The Law for Lawyers Today

Ethics, Professional Responsibility and More

Picture this:   You’re travelling across U.S. borders, heading home from a client meeting abroad.  However, unlike other trips, this time a Customs and Border Protection agent requests that you unlock and hand over for inspection your computer and cell phone — full of client confidential information.  You’ve been concerned about this issue, and so you’ve had your IT department encrypt all of the sensitive data on your devices.  Will that protect you client’s information from…
In the aftermath of Hurricane Florence, which last month dumped up to 35 inches of rain on parts of the Carolinas, Virginia and Maryland, caused 48 deaths, and up to $22 billion in property damage, comes a timely new ABA opinion about our ethical obligations related to disasters. The hurricane did not spare lawyers and law firms.  Ahead of the 1,000-year storm, Law360.com reported that firms in Florence’s projected path shuttered offices, activated contingency plans,…
You can’t interview potential expert witnesses and share confidential information with them solely to taint them with a conflict that would prevent the experts from working for the other side, the Texas State Bar Professional Ethics Committee recently said in Opinion No. 676. “T’aint” ethical Lots of litigation requires expert testimony in order to support plaintiff’s allegations or to defend against them.  But if a lawyer shares confidential information with a prospective expert, the expert may be disqualified from working for the other…
Making big news this summer was the shut-down of Avvo Legal Services just a few months after it was acquired by Internet Brands.  (A couple of the many reports are here and here.)  Some speculated that the new corporate owner had no stomach to continue to fight for that portion of Avvo’s business model in the face of numerous state ethics opinions that found a wide variety of ethics problems with it. The flat-fee…
The New York City Bar Association recently found that common forms of third-party litigation funding for law firms violate New York’s Rule 5.4(a), which like the analogous Model Rule, bars fee-splitting with non-lawyers. In its Opinion 2018-5, the NYCBA’s Professional Ethics Committee advised that “a lawyer may not enter into a financing agreement with a litigation funder, a non-lawyer, under which the lawyer’s future payments to the funder are contingent on the lawyer’s…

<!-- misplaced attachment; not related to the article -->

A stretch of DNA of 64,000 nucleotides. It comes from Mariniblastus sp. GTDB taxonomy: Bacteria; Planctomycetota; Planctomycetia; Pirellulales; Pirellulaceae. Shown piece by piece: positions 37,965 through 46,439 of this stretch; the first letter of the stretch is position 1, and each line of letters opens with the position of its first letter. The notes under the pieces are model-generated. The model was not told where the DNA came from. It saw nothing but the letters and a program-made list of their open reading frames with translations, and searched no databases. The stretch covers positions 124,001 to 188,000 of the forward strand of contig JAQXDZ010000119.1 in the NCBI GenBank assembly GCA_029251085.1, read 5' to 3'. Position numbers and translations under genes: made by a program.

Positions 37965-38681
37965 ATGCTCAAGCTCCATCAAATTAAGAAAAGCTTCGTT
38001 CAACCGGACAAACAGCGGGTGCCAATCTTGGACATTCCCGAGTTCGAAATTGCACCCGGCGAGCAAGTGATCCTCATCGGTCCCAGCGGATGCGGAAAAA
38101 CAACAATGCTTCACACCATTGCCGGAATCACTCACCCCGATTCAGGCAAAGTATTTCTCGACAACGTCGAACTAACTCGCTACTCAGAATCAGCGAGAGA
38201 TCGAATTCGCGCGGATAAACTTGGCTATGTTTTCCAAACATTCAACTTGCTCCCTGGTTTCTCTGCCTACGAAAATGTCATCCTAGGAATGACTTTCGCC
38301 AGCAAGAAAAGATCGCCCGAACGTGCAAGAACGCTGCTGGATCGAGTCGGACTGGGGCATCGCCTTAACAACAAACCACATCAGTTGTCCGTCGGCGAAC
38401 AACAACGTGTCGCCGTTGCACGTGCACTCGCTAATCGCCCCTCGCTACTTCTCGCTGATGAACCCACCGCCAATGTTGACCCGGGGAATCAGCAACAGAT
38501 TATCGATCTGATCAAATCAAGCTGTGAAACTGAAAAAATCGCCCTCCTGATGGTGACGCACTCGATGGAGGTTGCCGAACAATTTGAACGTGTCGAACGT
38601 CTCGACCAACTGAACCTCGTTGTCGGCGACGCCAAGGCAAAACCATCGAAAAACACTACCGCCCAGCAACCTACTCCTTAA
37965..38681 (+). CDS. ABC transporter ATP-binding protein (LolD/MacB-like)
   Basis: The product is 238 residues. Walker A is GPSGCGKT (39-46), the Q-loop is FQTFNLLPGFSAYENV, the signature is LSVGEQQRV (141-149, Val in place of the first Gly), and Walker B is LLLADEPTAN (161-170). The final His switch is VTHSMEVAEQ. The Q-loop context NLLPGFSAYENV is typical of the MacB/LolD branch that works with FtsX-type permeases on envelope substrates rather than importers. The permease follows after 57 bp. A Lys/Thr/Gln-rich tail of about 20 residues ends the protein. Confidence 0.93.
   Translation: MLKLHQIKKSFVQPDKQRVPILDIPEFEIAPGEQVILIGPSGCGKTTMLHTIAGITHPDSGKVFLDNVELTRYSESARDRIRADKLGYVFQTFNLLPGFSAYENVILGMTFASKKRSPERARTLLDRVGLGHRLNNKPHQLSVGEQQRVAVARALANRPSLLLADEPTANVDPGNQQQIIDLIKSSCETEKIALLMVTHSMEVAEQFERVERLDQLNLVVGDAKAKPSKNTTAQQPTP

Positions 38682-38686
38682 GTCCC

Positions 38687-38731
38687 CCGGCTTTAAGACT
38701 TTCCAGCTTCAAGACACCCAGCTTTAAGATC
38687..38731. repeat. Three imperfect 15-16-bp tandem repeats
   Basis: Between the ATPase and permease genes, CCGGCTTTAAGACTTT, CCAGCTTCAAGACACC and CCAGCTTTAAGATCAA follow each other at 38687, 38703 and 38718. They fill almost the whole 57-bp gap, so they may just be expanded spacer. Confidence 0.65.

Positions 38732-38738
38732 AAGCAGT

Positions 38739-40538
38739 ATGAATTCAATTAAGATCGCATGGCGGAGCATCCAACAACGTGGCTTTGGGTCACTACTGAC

In the movie “Goodfellas,” Robert De Niro famously advises that the two greatest life lessons are “Never rat on your friends, and always keep your mouth shut.”  Those are good rules if you’re in a crime syndicate.  But as most lawyers know, our Rules of Professional Conduct can actually require us to “rat out” our fellow lawyers, under some limited circumstances.  Model Rule 8.3(a), adopted in some version in almost all jurisdictions, says: “A…
In an unusual application of the lawyer-witness rule, a district court recently held that the rule would not prevent an assistant state attorney general from being on an open phone line along with the court and other party representatives during the execution of a death-row inmate — even though the assistant AG might have to testify as a fact witness during the execution. Open phone line The inmate, Robert Van Hook, was scheduled to be executed in Ohio for a 1985…
Confession:  I’m a lawyer who’s married to a lawyer.  If that’s your situation too, then you know some of the challenges — how life at home falls apart when you both have trials scheduled; the strain on the budget in those early days when you’re paying off two sets of law school loans; playing rock-paper-scissors to decide who takes the sick kid to the office with them. More than pillow talk Now, from my home state of Ohio’s Board of Professional Conduct,…
A Washington lawyer was disbarred last month by the state supreme court in a disciplinary case with an interesting array of issues:  the heavy penalties for using trust account money to “rob Peter to pay Paul;” the danger of treating the representation of a relative too casually; “compassion fatigue” as a potential mitigating factor in lawyer discipline; and the application of the Constitutional protection against double jeopardy in the disciplinary setting. Rob Peter, pay Paul The lawyer was a…
As the legal market continues to change, attorneys face more challenges when it comes to client relations. While the trend has been for clients to slash attorney’s fees by hiring third party auditors to review bills, or to aggressively seek discounts on fees, ethical considerations, and now the United States Court of Appeals for the 10th Circuit, make it clear that overbilling clients cannot be a solution for legal revenue woes. In a recent opinion,…